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The timelapse camera at Station 1 below the dam has been woozy since late June, which has required repeated trips to reprogram, change batteries, and just today replace the power converter circuit.  Thanks to Mark at Harbortronics in Ft. Collins, we have new parts installed that will hopefully solve the problem and get things running.

In the meantime, work on both dam removal and restoration of the old reservoir is happening fast.  I figure I’ll use the rest of this cloudy morning in Husum to provide some mid-July progress updates.  Here they are… and remember you can click on images to enlarge…

Two weeks ago I was given the opportunity to cross the dam and go through the  demolition area with Stephen Caruana of Kleinfelder and Associates (prime engineers on the project).  This photo was taken from the west hillside, and shows the ramp that leads to the original wooden flow-line route, where concrete from the demolition is being placed in the trench for later recontouring, retopsoiling and revegetation.  

This second photo was taken today (7-14-12) from Station 1, and shows how much of the dam has been busted, loaded and hauled to the spoils location along the old flow-line route.  I’d hazard a guess that 30% of the dams original height has been reduced so far.  I also noticed that Merit seems to be doing a good job of preventing the broken concrete from entering the river above and below the site.  This picture shows them using three hydraulic excavators (with jackhammer heads) to precisely break the cement into chunks that can be handled by the loaders and off-road dump trucks.  If drilling and blasting methods had been used, the difficulties with containing the broken concrete would have been much higher, and there would have been more likelihood of impacting downstream water quality and aquatic life.  

This third photo shows the White Salmon River immediately downstream of the currently breached dam.  As such, this reach was the first to feel the impact of last October’s (2010) breach.  Surprising is the fact that it has not changed much from the pre-October condition.  Note that turbidity in this section, and in the now exposed reservoir reach, is visually almost back to normal, except during days when the contractor is actively pushing reservoir sedments into the river during regrading operations (see below).  The same thing can’t yet be said for the lower river, where the gradient shallows prior to entering the Bonneville pool.  The lower river’s sediment transporting ability is still adjusting to the high sediment load, although the two are coming close to a balance.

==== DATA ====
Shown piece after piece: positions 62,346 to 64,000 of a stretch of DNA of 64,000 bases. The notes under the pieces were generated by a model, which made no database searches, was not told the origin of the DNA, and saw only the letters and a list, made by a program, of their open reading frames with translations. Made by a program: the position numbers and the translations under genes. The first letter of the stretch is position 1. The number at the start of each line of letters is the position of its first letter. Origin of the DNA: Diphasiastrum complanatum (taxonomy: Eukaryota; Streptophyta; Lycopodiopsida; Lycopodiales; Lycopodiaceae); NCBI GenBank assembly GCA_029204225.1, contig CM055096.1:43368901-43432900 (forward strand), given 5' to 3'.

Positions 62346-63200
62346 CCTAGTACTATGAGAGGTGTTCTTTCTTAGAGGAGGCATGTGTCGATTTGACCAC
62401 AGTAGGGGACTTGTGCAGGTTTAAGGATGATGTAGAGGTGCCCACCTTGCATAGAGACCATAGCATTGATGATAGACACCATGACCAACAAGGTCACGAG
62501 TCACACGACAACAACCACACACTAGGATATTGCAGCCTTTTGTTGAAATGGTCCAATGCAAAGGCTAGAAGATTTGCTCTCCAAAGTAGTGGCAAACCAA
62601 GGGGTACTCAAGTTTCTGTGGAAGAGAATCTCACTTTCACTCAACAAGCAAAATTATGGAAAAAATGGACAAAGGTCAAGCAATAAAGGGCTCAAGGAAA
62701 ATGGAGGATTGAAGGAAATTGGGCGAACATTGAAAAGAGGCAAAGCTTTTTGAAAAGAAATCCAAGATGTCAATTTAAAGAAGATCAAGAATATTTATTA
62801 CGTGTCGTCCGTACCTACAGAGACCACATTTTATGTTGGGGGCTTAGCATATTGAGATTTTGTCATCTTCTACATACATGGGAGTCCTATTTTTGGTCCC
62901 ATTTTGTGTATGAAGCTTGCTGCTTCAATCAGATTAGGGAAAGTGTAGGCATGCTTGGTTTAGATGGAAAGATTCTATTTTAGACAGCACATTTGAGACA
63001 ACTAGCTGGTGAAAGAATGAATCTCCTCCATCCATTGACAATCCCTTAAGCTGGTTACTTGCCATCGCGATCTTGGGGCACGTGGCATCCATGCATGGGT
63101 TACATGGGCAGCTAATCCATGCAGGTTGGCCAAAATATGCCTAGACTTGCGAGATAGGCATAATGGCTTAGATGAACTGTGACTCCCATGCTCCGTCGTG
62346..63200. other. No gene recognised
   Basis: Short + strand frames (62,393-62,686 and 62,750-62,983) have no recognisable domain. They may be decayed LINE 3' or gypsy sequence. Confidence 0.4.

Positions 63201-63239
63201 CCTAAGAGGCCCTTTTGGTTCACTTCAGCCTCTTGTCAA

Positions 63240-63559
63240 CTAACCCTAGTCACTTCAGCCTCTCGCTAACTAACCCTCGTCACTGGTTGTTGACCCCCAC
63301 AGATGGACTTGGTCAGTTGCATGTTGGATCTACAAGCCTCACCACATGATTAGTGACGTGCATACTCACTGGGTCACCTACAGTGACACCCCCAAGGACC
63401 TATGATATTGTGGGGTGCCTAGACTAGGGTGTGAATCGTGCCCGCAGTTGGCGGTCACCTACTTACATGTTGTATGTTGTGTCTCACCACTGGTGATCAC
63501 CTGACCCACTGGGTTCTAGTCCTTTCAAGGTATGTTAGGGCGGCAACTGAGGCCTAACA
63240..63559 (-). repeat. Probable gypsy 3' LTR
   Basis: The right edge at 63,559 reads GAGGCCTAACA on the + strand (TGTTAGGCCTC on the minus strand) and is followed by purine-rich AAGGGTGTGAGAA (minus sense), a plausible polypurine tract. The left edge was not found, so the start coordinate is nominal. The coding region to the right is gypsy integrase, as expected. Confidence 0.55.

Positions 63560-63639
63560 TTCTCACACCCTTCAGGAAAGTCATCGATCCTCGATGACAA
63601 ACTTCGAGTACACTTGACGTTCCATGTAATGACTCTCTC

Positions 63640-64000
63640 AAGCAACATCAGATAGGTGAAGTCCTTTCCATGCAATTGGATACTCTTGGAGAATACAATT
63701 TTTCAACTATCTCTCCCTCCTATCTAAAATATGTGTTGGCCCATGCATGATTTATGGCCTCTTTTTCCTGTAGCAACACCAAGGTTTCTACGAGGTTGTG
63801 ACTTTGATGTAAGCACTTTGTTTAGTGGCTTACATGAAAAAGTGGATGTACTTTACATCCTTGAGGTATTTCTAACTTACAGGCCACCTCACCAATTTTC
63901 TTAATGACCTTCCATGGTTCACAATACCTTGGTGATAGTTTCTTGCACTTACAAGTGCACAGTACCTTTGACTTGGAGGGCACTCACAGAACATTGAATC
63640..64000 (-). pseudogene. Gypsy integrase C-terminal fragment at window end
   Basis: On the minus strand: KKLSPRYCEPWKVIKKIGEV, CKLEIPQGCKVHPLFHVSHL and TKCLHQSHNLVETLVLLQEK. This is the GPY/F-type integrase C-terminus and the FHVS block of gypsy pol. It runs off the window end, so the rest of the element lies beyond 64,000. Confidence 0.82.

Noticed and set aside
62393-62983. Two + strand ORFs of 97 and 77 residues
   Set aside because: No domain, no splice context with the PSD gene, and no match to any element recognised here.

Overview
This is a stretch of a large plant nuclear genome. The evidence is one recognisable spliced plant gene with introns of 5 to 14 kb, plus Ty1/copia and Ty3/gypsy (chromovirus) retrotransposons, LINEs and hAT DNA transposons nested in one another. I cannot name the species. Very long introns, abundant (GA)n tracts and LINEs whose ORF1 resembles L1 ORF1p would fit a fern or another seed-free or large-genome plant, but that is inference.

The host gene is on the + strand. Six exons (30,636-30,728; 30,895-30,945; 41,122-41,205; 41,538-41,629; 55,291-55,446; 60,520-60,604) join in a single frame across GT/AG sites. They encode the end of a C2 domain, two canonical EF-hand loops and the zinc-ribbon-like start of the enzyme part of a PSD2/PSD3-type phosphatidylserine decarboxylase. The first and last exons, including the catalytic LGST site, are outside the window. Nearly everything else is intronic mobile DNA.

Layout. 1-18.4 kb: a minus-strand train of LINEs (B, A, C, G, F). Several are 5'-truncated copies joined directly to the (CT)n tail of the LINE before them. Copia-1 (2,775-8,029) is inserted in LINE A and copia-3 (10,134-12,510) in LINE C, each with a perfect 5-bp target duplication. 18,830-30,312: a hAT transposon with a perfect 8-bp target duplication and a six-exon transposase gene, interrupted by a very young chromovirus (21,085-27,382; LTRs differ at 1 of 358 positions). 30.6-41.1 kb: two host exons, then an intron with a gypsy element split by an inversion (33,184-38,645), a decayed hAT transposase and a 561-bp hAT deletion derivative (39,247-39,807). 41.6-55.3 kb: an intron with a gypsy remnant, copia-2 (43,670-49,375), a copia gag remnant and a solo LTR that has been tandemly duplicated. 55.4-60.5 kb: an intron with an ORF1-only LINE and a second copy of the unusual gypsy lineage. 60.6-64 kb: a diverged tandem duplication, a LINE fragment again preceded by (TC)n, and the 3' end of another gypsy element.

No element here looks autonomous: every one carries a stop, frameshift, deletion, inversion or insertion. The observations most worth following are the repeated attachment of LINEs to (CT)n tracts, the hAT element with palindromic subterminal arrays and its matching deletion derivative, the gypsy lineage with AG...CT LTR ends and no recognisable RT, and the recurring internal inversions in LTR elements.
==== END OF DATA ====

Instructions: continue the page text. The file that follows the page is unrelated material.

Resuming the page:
In my way of thinking (as a person who used to earn his buck doing mined land reclamation in the Black Hills of South Dakota), this view of the old reservoir about 1/2 mile above the dam shows the most exciting aspect of the rapid-flush river restoration method employed at Condit.  The Condit rapid-flush method is interesting given that it relies on the power of water stored behind the dam to complete the first and most important phase of restoration, that being the removal and regrading of many of the near shore and low-wall sediments. The success, at least in this reach, is evident at the bottom of the photo, where sloughing of reservoir sediments to the original ground surface has occurred.  Note the 100 year old and well preserved stumps!   Above this level, where hillside gradients are shallower and sediments were more stable, thick terraces of reservoir sediment still remain.  Providing for the long-term stability of these upland terraces (to minimize erosion, sedimentation, and water quality degradation), therefore, came to be recognized as the most important component of restoration surrounding Condit Canyon.  Restoration at Condit (and all other landscape restoration projects) primarily involves “kick-starting” processes that lead to improvements in a) hydrology, b) topography, c) soil mantles, and d) vegetation.  By far, the most important targets for this work are riparian (stream side) areas and hillsides, as opposed to river channels themselves.

The active restoration seen in the background and foreground is bulldozing to regrade the perched sediment veneers back to more stable slope angles.  A small side channel has also been regraded to restore the hydrology, and enable establishment of a permanent plant cover.  Seeding and planting will occur in fall 2012 and spring 2013.  The photo also shows where the company has placed logs salvaged from the reservoir.  Logs were recently placed both horizontally and vertically on the slope, to provide sites for plant germination, shading, colonization by invertebrates, and habitat for cavity nesting birds.  

As a final note… just as PacifiCorp is successfully using very old cable logging technology and local knowledge to accomplish important aspects of the dam removal, it will be vital to use established, time-tested revegetation methods and plant materials for regenerating the forests that once occupied the slopes around the canyon.   Local foresters, natural resource specialists and nurserymen have, for the past 50 years, developed proven methods of reestablishing forests… something that is vital to addressing weed colonization, soil erosion, river sedimentation, loss of stream shade, and insufficient large wood recruitment for fish habitat.  To ensure restoration success, it will be important for the company to put high emphasis on establishing the climax forest vegetation types as quickly as possible, which is something the old-timers found a good method of doing.  

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